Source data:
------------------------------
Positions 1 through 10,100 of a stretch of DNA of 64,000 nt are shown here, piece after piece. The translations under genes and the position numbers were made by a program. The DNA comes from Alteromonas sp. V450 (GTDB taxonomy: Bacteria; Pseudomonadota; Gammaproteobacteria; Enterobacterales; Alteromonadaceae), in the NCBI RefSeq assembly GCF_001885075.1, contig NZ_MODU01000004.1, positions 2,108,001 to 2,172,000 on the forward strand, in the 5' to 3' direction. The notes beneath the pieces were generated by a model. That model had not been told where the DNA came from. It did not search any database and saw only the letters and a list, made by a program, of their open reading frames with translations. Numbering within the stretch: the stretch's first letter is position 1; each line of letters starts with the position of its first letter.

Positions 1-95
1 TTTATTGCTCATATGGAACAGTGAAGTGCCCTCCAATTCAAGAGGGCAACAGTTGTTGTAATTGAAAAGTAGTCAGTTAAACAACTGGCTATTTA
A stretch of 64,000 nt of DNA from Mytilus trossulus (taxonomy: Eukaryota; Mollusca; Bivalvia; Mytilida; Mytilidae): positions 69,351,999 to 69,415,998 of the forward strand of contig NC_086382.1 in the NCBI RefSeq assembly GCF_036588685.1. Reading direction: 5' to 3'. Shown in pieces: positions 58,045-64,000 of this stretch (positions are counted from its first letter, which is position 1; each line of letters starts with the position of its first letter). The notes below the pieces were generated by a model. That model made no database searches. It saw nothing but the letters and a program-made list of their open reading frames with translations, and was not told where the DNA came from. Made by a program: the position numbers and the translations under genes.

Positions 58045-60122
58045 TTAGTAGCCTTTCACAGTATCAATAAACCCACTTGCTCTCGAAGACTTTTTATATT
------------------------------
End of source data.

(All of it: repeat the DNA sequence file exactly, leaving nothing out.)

Positions 1 through 10,100 of a stretch of DNA of 64,000 nt are shown here, piece after piece. The translations under genes and the position numbers were made by a program. The DNA comes from Alteromonas sp. V450 (GTDB taxonomy: Bacteria; Pseudomonadota; Gammaproteobacteria; Enterobacterales; Alteromonadaceae), in the NCBI RefSeq assembly GCF_001885075.1, contig NZ_MODU01000004.1, positions 2,108,001 to 2,172,000 on the forward strand, in the 5' to 3' direction. The notes beneath the pieces were generated by a model. That model had not been told where the DNA came from. It did not search any database and saw only the letters and a list, made by a program, of their open reading frames with translations. Numbering within the stretch: the stretch's first letter is position 1; each line of letters starts with the position of its first letter.

Positions 1-95
1 TTTATTGCTCATATGGAACAGTGAAGTGCCCTCCAATTCAAGAGGGCAACAGTTGTTGTAATTGAAAAGTAGTCAGTTAAACAACTGGCTATTTA
A stretch of 64,000 nt of DNA from Mytilus trossulus (taxonomy: Eukaryota; Mollusca; Bivalvia; Mytilida; Mytilidae): positions 69,351,999 to 69,415,998 of the forward strand of contig NC_086382.1 in the NCBI RefSeq assembly GCF_036588685.1. Reading direction: 5' to 3'. Shown in pieces: positions 58,045-64,000 of this stretch (positions are counted from its first letter, which is position 1; each line of letters starts with the position of its first letter). The notes below the pieces were generated by a model. That model made no database searches. It saw nothing but the letters and a program-made list of their open reading frames with translations, and was not told where the DNA came from. Made by a program: the position numbers and the translations under genes.

Positions 58045-60122
58045 TTAGTAGCCTTTCACAGTATCAATAAACCCACTTGCTCTCGAAGACTTTTTATATT